Plans have been drawn up for improving drugs treatment in prison, which since April 2006 has been the responsibility of the NHS rather than the prison service. While this makes prison treatment liable to quality control by the National Treatment Agency, it has also left it vulnerable to NHS budget cuts. At the end of 2005 the government pledged to provide almost £70 million over two years for an ‘Integrated Drug Treatment System’ in prisons that would bring together medical care and counselling to produce treatment that was comparable with services in the community and that would link up more closely with them. The integrated treatment would include more methadone prescribing and better care planning to meet individual needs. However, in November 2006 the Department of Health admitted that the budget for 2006/7 had been cut to £12 million, with no decision forthcoming on funding for 2007/8. At present only 17 prisons are due to benefit from the new programme, less than one in eight of all prisons in England and Wales.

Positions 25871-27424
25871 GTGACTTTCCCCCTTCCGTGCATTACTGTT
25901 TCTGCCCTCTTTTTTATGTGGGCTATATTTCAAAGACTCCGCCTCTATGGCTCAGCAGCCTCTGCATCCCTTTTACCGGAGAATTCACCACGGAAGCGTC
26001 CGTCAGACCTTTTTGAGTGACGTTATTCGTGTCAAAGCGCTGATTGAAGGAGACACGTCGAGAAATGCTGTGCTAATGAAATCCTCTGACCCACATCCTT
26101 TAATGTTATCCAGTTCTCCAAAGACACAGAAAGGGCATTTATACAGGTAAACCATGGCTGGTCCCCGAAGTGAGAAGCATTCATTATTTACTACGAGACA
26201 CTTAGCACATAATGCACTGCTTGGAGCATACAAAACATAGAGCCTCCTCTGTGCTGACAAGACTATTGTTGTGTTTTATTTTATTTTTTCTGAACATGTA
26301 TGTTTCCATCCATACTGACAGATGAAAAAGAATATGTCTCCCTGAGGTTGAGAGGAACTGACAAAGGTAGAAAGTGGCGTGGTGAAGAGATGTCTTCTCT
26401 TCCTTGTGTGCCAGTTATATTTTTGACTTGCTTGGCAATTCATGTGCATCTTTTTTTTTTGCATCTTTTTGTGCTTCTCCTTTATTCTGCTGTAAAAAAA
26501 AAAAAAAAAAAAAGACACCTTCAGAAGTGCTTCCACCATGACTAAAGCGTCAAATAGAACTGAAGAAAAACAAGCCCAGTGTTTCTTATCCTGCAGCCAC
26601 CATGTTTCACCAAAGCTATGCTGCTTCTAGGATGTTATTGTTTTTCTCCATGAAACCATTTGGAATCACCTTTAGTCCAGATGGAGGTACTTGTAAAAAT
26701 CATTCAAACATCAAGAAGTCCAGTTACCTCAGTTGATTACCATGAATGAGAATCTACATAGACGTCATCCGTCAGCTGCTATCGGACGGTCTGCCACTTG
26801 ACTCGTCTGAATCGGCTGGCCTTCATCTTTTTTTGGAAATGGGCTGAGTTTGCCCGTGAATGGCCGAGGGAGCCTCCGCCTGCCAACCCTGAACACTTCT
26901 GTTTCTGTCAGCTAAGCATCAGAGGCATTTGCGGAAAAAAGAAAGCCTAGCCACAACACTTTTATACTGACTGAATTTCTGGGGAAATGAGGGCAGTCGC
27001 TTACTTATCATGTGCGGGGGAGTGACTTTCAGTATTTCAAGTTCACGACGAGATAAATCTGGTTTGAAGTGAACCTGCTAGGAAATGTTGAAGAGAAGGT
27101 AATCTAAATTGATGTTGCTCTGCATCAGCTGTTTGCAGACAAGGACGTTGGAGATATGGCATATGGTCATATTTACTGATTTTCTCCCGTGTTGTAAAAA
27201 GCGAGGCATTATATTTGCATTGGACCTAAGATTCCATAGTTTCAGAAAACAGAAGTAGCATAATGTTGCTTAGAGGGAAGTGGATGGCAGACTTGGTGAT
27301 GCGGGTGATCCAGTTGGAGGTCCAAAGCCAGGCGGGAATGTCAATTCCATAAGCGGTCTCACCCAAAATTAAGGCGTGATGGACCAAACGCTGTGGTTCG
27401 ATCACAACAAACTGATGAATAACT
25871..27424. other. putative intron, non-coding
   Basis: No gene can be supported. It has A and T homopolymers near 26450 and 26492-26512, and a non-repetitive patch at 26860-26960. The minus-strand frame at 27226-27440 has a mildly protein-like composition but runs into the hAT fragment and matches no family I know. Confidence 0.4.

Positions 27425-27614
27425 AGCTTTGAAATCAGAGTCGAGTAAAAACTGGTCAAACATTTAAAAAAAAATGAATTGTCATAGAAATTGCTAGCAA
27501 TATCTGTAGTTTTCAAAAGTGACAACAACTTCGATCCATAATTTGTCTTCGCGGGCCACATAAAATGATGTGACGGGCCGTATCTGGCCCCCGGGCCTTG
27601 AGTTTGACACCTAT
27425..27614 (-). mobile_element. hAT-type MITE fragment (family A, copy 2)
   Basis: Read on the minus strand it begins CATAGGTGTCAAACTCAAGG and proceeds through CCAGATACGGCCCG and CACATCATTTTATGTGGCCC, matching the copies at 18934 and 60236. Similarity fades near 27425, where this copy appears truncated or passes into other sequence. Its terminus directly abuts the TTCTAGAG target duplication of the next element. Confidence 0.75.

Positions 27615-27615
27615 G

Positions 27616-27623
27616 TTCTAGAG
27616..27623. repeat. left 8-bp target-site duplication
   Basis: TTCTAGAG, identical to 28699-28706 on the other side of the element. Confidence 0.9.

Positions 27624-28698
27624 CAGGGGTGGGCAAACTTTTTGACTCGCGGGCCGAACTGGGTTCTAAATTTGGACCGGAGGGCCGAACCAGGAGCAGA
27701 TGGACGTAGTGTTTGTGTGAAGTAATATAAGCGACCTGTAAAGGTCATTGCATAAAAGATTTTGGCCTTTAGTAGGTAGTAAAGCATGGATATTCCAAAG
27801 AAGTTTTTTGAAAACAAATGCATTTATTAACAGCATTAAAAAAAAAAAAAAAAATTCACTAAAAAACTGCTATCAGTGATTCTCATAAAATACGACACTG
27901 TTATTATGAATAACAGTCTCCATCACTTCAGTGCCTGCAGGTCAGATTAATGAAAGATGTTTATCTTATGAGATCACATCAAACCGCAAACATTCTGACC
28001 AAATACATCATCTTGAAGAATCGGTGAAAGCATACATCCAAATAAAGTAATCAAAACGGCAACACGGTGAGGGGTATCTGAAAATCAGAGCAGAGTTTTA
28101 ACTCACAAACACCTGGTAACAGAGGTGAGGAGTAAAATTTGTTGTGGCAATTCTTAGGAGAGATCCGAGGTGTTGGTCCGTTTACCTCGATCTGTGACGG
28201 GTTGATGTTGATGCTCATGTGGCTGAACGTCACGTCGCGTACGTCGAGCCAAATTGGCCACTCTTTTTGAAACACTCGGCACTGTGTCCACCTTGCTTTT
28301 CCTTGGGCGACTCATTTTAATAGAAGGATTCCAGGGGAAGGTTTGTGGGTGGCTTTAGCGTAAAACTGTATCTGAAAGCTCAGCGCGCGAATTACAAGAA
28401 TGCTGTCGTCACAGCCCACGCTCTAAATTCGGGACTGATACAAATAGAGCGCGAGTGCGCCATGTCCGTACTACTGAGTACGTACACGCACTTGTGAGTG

This is particularly on my mind at the moment because of a chap who appeared in court last week. He’s about 30, been on drugs since he was a teenager, and is in and out of prison for burglary with depressing regularity. He’s apparently quite motivated to come off drugs; he always volunteers for the de-tox and drugs treatment programmes when he’s in prison and complies with them pretty well. The trouble is that, for all his good intentions, he’s back on heroin and breaking into people’s houses again within weeks of being released.